As a professional who is caring for a patient who is looking distressed, the instinctive question that would be asked would be along the lines of “how did you feel then when the ward was unsettled?”, but as the client is uncooperative with such questions you must look at the person themselves. Even knowing the basic information about someone is enough to start and keep a conversation running so questions relating to his hobbies and interests would be ideal, while trying to stay away from interests he used to participate in with his family as the patient has already proven he is unwilling to answer these questions, also this may evoke emotions that may further distress the patient. For example, being a twenty year old male, chances are he has an interest in football or some form of contact sport so you would ask him an inviting question like “what team do you support?” that way you can hear the response and deliver a reply in an attempt to continue the conversation.
A second and yet probably the most significant communication barrier is the diagnosis of schizophrenia itself. Worldnetweb defines schizophrenia as:
“Any of several psychotic disorders characterised by distortions of reality and disturbances of thought and language and withdrawal from social content.”
Schizophrenia has positive and negative symptoms, the positive symptoms are what the psychosis brings to the individual, for example, auditory and visual hallucinations, while negative symptoms are what is taken away from the individual. Negative symptoms include apathy towards other people or events, catatonia or even a lack of volition.
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While it is clearer to recognise the positive symptoms, the negative symptoms are the more difficult to overcome because if someone has a complete lack of motivation to even get out of their bed in the morning then you have to overcome all these. The person may disregard all of their activities of daily living and simply not see the point in even attending to their personal hygiene.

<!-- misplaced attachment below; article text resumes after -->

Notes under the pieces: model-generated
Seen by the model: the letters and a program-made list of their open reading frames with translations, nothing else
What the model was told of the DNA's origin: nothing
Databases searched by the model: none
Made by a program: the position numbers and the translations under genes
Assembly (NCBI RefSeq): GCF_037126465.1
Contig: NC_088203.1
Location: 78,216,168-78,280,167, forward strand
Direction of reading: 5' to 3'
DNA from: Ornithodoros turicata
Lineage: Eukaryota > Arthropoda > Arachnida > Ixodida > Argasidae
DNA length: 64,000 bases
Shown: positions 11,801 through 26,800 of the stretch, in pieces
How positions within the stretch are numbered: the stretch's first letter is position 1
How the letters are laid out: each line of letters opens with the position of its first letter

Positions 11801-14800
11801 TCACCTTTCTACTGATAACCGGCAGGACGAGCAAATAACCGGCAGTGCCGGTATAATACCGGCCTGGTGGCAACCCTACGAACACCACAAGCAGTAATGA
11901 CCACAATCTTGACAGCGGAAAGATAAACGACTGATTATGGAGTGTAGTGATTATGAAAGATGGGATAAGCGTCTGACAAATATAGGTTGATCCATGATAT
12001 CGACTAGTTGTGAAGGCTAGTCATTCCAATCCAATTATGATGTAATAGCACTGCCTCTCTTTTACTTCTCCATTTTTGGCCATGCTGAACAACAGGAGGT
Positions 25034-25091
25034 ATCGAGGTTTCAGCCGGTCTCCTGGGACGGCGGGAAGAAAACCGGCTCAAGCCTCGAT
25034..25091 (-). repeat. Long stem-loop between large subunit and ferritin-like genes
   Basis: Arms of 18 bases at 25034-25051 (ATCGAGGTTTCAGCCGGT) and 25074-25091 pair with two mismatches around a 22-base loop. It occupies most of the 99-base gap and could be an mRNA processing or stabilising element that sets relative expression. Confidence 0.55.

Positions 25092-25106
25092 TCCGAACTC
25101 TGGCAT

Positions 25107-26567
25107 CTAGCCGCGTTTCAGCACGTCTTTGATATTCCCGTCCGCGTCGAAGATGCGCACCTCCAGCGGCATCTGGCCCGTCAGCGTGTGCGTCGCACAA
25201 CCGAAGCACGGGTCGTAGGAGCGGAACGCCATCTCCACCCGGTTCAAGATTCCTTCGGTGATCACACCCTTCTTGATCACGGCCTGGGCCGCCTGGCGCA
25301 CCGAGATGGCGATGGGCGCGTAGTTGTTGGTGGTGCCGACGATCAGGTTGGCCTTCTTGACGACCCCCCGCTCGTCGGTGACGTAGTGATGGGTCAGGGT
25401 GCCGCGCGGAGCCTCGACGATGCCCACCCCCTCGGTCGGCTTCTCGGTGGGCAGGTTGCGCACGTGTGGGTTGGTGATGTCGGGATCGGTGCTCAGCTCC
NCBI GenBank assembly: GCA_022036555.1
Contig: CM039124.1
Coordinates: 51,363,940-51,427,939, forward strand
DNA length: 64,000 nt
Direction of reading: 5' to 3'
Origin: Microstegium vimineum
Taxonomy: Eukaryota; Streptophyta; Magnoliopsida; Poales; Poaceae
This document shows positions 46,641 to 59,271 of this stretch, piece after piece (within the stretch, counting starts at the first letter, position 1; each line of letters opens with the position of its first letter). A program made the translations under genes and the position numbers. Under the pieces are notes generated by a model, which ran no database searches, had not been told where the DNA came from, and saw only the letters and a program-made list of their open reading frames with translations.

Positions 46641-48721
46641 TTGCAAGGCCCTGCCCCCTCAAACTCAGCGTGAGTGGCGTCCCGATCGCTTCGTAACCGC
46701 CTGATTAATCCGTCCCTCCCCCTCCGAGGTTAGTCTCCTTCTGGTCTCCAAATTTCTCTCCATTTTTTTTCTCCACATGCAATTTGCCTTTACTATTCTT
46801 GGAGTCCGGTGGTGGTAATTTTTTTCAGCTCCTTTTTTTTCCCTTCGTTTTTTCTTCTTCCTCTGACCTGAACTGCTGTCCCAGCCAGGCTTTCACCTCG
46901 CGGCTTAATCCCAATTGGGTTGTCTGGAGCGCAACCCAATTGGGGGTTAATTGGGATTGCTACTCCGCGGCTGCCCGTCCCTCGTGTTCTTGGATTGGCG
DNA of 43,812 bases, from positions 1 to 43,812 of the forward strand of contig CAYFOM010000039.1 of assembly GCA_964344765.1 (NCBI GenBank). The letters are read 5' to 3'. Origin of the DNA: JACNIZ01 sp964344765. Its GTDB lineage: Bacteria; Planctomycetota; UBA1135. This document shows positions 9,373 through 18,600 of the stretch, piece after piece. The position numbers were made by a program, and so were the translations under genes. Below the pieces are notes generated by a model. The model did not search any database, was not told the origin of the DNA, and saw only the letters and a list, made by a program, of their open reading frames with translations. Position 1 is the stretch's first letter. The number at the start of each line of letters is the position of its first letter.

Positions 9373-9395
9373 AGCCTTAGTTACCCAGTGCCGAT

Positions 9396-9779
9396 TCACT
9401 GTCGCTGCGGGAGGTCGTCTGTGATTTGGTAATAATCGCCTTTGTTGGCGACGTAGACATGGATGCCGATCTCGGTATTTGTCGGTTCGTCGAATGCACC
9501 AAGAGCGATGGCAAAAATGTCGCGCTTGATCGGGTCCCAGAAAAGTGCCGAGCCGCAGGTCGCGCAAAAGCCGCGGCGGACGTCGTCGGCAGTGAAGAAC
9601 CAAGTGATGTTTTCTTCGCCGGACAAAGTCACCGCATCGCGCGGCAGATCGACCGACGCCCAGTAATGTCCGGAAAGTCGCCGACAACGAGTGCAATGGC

One way to look holistically at this problem would be to involve the family into the dealings with the care of the patient, knowing that he has his family support and not just dependant on the nursing staff may result in positive feedback but at the same time, the family must understand and be educated on the effects of schizophrenia, knowing the positive and negative symptoms and that their family member is not simply being ‘lazy’.
Peate, I and Chelvanayagam, S (2006) state that people who suffer from schizophrenia become puzzled when surrounding individuals do not act to reality the same way they do because they see themselves as acting ‘normally’ to the world. If this is the case then when dealing with the patient who is displaying many negative symptoms then body language plays an important part along with a soft tone of voice however you must be firm with the language and communicate with the suffering individual that they have a reason to get out of bed, to get motivated or to simply get dressed.
To begin communicating with a sufferer of schizophrenia you must approach the patient with a clear head yourself and not be angry or upset at all as negative feelings being displayed will only relay onto the client. Language used when communicating is also important, for example if a person is playing their music too loud in a communal area, ask them “can you play your music through your iPod please?” rather than “turn that off, it’s too loud!” that way you are reinforcing the auditory distraction for them but not cutting it off completely. Verbally you must convey language that is simple and to the point while non-verbal communication you must maintain eye contact with the individual although this may be difficult if the person is suffering paranoia also, you must be close to the person too but maintaining the boundaries and not invading their personal space.
“Effectively communicating with people suffering from the disease presents a challenge because the symptoms of schizophrenia compete directly with competent communication skills.” (D. Hassinger, 2002)
Mueser. K and Gingerich. S (2002) state that when communicating with a patient or a family member that personal issues must not be added to the equation as this bring further stress to the individual increasing the patients biological vulnerability.